To successfully grow grapefruit you need plenty of sun, fertile, loamy soil that drains well, and a sub-tropical climate, so the weather should be consistently warm, both day and night. These trees do like some humidity to keep the soil and attendant humus damp. It can take a while for a new planting to become productive; grapefruit trees take between three and seven years to reach full maturity, and their first year of fruit production is often light. The harvest from a first-year tree may be as little as 25 pounds of fruit. In the following years, though, growers can expect between 250-350 pounds of fruit per tree, annually.
The US is the world’s largest producer of grapefruit, with Texas, California, and Florida making up the lion’s share of the national grapefruit harvest. Florida just edges out California as the reigning king of the grapefruit harvest; this year, Florida generated 17,860 boxes—or 1.4 million pounds—of the fruit. Florida grapefruit it primarily grown along the Indian River area, which runs for more than 200 miles along Florida’s east coast, from Daytona to West Palm Beach.
Where is our Organic Grapefruit Peel from?
Our Organic Grapefruit Peel is a product of Florida.
What does Organic Dried Grapefruit Peel taste like?
Our Organic Grapefruit Peel has a hearty, bold flavor. It opens with a tart and bitter bite, tempered by a citrusy upswing that brightens the bitter flavors. It mellows at the end, finishing on a sweet back note.
How do you use Organic Dried Grapefruit Peel?
Organic Grapefruit Peel adds a great, tart contrast to fruit dishes, like pears poached in honey and ginger. Stir it into jam, or add it to fruity relishes, like Mango Chutney. Stir into a marinade for Spicy Coconut Shrimp. This ingredient was built for infusions, so rehydrate it in cream, drain, and enjoy a new twist on whipped cream. Mix into neutral spirits, like gin, vodka, or silver tequila, and let that sit for a day and a half. Enjoy grapefruit-flavored cocktails, or steep in simple syrup for an hour and sweeten up a Bourbon Barrel Smoked Pepper Paloma. If you home-brew, this is a terrific ingredient for IPAs, saisons, and shandies.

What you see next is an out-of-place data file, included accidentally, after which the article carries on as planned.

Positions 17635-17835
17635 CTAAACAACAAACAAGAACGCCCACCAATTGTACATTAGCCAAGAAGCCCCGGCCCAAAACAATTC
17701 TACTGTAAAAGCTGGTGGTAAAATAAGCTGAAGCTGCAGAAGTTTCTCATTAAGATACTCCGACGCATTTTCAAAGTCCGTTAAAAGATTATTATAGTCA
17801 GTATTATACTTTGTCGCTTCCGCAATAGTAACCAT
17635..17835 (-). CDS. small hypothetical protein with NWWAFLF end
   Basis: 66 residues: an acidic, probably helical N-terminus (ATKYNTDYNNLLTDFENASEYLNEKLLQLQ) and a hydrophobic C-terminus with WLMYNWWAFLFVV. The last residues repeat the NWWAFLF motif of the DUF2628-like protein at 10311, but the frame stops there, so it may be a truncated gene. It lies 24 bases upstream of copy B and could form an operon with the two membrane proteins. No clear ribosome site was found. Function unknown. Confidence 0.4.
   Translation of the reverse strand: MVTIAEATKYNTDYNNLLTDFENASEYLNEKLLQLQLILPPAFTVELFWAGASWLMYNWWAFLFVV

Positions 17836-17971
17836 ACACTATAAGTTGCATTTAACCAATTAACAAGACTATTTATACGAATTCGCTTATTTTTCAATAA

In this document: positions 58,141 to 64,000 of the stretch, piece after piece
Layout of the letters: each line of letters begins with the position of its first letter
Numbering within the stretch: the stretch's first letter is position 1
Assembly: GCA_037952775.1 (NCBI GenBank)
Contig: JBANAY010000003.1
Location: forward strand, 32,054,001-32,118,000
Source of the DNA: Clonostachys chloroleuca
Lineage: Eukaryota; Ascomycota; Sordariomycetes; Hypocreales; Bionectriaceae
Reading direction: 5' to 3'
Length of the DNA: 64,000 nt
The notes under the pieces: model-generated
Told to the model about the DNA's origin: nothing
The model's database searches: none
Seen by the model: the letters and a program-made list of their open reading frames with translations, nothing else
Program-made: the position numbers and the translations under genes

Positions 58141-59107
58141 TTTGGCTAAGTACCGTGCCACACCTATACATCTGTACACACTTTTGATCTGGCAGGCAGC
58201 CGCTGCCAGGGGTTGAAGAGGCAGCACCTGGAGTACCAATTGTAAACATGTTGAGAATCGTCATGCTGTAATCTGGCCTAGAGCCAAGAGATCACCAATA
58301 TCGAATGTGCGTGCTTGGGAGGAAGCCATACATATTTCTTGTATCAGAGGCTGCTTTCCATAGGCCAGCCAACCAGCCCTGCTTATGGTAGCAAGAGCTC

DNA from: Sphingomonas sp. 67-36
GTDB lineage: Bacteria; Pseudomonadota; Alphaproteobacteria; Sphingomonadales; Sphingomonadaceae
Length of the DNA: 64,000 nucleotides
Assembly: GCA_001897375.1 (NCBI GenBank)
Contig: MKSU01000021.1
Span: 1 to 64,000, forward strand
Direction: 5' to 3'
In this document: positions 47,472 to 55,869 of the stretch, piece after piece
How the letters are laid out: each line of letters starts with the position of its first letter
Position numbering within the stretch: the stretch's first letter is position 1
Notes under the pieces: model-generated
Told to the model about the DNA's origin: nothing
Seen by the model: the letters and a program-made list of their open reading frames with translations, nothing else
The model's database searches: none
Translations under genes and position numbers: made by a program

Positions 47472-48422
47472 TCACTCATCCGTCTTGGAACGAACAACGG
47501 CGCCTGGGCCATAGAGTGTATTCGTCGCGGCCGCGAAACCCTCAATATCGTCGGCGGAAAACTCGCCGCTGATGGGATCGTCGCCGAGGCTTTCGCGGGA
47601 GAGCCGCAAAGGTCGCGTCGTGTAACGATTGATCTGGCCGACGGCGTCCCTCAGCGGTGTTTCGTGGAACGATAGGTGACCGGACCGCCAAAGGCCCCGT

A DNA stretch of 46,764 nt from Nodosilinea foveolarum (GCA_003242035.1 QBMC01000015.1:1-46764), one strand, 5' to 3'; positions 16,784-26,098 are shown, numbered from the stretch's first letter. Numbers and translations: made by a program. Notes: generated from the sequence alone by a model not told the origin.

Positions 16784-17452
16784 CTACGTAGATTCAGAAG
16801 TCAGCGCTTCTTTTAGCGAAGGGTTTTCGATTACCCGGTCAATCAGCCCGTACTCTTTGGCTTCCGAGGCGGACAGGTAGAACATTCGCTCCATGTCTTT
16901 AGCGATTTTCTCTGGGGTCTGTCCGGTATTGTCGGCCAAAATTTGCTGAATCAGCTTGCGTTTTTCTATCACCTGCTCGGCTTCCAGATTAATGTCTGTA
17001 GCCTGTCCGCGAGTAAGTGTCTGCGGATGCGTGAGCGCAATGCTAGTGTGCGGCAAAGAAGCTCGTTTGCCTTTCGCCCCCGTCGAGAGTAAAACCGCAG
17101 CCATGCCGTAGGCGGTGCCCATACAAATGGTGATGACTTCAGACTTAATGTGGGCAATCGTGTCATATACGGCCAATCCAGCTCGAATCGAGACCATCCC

Tips from Our Kitchen
Because of its high oil content, we recommend that you store your Florida Grapefruit Peel in glass jars.
To rehydrate, add three parts water to one part peel and let stand for 15 minutes.
When using in its dehydrated form, use 1/3 of the amount of fresh grapefruit peel that the recipe calls for.
To get even more flavor during rehydration replace some of the water with real grapefruit juice.
Dried Grapefruit Peel Substitutions
1 teaspoon of dried Organic Grapefruit Peel equals 1 tablespoon of fresh zest.
|Ingredients||Organic Dried Grapefruit Peel|
|Also Called||Grapefruit zest, dried grapefruit|
|Recommended Uses||Used for infusions for baking, homebrewing, craft cocktailing. Gives a bitter twist to sweet fruit products like chutney or jam.|
|Flavor Profile||Bitter and sour, with a mild finish.|
|Scoville Heat Units||n/a|
|Botanical Name||Citrus x paradisi|
|Cuisine||American, Caribbean, Mediterranean|
|How To Store||Airtight container in a cool, dark place|
|Shelf Life||2-3 Years|
|Country of Origin||USA|
|Dietary Preferences||Gluten Free, Kosher, Non-GMO|